The untold numbers who read this column on a regular basis will have heard this little story before but it bears repeating for the untold numbers who haven’t. A couple of years ago Robyn’s pet rabbit passed on to that great rabbit warren up in the sky.

            My father had gone to his reward not long before that, certainly recent enough that the event was still fresh in our grandchildren’s minds.  Father was a great rabbit hunter and he and I spent many a happy day pursuing rabbit leads through the woods and over the snow.  As she went about the business of burying the rabbit, this was also on Robyn’s mind.

            "Mommy, Gumpy (the kids name for their great-grandfather) has gone to heaven, right?"

            "Right, honey," said Mommy.

            "And Hazelnut  has gone to heaven, too, right?"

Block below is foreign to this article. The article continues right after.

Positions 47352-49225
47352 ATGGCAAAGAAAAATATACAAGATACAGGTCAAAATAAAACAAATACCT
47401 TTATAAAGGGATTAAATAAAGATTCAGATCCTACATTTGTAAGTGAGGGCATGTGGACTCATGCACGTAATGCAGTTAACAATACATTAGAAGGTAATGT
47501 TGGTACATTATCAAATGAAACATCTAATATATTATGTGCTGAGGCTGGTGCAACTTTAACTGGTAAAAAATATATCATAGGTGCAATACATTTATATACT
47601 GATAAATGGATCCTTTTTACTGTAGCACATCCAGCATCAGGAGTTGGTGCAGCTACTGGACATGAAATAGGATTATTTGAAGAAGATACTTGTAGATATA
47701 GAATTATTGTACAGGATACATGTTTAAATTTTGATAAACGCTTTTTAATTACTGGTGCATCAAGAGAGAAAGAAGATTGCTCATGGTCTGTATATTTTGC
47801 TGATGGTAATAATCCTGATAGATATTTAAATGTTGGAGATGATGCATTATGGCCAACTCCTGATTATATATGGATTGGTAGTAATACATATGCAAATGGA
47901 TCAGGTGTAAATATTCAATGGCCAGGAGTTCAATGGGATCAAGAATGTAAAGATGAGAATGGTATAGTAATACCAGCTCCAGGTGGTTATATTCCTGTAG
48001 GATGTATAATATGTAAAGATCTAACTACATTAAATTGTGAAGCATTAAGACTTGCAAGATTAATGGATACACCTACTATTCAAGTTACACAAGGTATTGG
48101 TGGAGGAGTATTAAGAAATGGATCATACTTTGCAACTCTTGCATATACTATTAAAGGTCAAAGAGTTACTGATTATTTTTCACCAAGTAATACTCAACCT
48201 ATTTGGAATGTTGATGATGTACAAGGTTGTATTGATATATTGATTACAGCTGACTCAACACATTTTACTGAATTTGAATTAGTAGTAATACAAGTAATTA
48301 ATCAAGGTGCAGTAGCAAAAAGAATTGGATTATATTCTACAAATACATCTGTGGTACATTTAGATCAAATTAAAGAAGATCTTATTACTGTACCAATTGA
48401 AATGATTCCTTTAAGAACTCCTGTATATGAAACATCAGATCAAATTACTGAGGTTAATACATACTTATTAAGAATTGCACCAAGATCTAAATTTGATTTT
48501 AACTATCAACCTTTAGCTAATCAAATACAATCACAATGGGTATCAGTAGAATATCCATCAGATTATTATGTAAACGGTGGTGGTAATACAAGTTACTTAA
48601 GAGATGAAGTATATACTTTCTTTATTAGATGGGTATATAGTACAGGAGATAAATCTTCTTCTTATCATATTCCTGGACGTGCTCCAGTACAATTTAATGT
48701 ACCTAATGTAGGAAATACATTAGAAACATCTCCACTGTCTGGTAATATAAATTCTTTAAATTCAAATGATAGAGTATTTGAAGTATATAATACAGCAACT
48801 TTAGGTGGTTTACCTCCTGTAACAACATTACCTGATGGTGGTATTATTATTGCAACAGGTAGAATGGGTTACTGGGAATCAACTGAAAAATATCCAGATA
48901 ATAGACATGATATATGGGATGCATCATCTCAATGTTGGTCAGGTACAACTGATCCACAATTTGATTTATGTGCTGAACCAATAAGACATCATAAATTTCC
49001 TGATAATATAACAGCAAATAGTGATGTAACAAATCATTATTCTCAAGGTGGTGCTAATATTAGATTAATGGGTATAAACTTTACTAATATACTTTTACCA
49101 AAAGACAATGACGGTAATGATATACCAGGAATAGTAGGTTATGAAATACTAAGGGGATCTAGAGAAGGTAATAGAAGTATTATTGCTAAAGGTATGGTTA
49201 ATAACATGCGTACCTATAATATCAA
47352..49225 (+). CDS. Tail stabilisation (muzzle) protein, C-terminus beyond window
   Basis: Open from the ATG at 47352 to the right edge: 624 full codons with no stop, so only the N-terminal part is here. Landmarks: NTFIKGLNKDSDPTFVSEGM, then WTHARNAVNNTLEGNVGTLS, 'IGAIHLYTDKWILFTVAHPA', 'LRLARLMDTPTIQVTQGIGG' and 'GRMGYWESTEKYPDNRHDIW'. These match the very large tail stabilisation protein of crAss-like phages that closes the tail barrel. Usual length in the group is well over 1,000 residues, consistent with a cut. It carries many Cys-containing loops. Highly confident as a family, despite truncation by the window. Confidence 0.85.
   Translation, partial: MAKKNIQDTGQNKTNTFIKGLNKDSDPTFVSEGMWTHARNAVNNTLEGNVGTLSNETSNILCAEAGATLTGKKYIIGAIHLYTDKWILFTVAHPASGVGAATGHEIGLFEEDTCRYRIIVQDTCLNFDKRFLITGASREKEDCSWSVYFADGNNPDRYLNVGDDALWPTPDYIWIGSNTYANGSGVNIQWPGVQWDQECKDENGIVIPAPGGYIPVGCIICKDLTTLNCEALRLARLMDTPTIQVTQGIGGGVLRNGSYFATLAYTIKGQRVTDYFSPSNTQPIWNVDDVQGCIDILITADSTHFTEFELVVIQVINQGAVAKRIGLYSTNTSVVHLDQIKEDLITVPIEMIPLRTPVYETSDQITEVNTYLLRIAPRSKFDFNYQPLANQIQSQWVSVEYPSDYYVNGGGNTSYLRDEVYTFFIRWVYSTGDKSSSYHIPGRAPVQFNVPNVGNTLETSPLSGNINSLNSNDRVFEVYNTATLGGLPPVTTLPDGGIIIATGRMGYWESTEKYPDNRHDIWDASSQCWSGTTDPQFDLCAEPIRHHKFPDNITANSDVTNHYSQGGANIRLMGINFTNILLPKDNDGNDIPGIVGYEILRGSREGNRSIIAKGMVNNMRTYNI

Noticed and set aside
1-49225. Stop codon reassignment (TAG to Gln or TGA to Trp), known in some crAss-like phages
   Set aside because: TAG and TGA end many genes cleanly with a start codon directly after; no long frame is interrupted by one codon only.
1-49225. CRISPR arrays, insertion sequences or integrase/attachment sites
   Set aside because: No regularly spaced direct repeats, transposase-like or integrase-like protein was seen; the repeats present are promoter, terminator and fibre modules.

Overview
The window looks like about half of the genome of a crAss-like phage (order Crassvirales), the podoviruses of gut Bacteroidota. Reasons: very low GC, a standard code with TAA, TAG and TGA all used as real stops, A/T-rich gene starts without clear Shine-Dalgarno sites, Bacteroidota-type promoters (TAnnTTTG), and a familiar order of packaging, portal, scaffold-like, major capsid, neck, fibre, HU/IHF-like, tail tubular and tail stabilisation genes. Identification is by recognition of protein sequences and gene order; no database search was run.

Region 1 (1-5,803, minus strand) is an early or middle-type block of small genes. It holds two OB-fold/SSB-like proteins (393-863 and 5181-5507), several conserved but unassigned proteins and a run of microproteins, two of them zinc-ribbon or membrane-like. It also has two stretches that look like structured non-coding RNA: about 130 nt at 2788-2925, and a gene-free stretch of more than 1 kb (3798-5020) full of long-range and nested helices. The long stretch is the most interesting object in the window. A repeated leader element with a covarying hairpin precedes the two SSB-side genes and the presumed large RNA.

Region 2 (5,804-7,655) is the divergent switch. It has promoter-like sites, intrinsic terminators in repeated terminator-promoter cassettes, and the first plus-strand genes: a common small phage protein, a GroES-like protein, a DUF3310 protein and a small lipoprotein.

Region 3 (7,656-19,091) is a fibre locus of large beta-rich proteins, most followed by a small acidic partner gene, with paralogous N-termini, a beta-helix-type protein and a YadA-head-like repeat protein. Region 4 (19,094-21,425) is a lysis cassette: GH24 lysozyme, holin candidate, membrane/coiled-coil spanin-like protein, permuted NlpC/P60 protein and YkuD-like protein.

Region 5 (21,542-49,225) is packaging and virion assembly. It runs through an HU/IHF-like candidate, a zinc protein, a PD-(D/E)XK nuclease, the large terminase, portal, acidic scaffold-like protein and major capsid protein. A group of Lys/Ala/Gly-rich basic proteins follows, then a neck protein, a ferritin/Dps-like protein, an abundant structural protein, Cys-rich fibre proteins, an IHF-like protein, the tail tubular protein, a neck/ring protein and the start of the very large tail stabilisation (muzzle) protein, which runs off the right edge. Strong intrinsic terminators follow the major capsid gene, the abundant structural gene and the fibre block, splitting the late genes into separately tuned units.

"Right."

            "So they’re in heaven together, right?"

            "Right," Mommy said again, wondering where all this was going.

            But Robyn seemed satisfied with that and continued with her funeral preparations.

            At that time I was spending a lot of time in bed.  A scuffling at my bedroom door one afternoon caused me to look up and here was Robyn with some of her friends and a pitiful little box bearing the last remains of Hazelnut . 

            I was required to view the corpse, of course, and I noticed in the box a piece of paper.

            "What’s on the paper, love?"

            "It’s a note to Gumpy for when Hazelnut gets to heaven."

            I expected that the note would say something like, "Hi Gumpy, we miss you.  Hope you’re having a good time in heaven.  Love Robyn."

            But it didn’t.  When she opened it up and read it to me, I had to turn my head away.

            "Please, Gumpy," Robyn had written, "please don’t snare this one."

            And with that she was content.

            After a decent interval of mourning, Robyn found herself the delighted owner of a hamster.  She wasn’t taking any more chances on rabbits either on earth or in the heavens beyond.  This little beast was given the grandiose and pretentious name of Jellybean.